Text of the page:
Responding to pressure from health groups, the government and consumer demand, food companies have been reducing levels of sugar and salt in their foods, the Washington Post reports, but levels of saturated fats in the updated recipes for these reduced-salt or -sugar foods have surged. The Post cites a November 2017 report from the U.S. Department of Agriculture (USDA) that purportedly found a significant rise in saturated fats in four of the five food categories examined—cereals, yogurts, snacks and frozen/refrigerated meals showed increases, although candy did not—while the same categories largely showed decreases in salt and sugar.

Food scientists who formulate products with reduced sugar and salt told the Post that decreasing one nutrient often results in increases for others to account for the weight and volume lost, especially when less of the replacement ingredient is required, such as the use of stevia to replace sugar. The author of the USDA report speculated that the rise in saturated fats may be attributable to efforts to reduce or remove trans fats but noted that further modeling would be necessary.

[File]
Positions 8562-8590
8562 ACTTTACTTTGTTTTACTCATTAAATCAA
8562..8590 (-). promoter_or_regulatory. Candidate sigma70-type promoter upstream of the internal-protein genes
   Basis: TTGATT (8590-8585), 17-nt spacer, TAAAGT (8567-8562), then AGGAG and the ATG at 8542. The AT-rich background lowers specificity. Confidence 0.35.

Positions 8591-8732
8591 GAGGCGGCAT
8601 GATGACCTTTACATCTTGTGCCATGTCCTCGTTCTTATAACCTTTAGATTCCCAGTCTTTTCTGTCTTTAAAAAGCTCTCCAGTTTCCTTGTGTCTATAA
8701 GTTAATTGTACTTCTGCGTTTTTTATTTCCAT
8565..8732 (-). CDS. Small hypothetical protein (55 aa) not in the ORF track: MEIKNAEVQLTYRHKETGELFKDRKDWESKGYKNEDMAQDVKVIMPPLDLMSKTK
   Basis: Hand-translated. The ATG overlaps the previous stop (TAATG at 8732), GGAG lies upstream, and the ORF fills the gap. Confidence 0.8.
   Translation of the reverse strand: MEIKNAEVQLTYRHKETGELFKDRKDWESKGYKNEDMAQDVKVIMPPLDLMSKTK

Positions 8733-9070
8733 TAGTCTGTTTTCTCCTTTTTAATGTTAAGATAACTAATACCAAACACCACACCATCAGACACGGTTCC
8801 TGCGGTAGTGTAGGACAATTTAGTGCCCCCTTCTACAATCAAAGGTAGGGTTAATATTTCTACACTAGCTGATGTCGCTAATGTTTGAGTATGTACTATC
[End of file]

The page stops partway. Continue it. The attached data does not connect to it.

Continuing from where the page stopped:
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For decades, manufacturers, distributors and retailers at every link in the food chain have come to Shook, Hardy & Bacon to partner with a legal team that understands the issues they face in today's evolving food production industry. Shook attorneys work with some of the world's largest food, beverage and agribusiness companies to establish preventative measures, conduct internal audits, develop public relations strategies, and advance tort reform initiatives.

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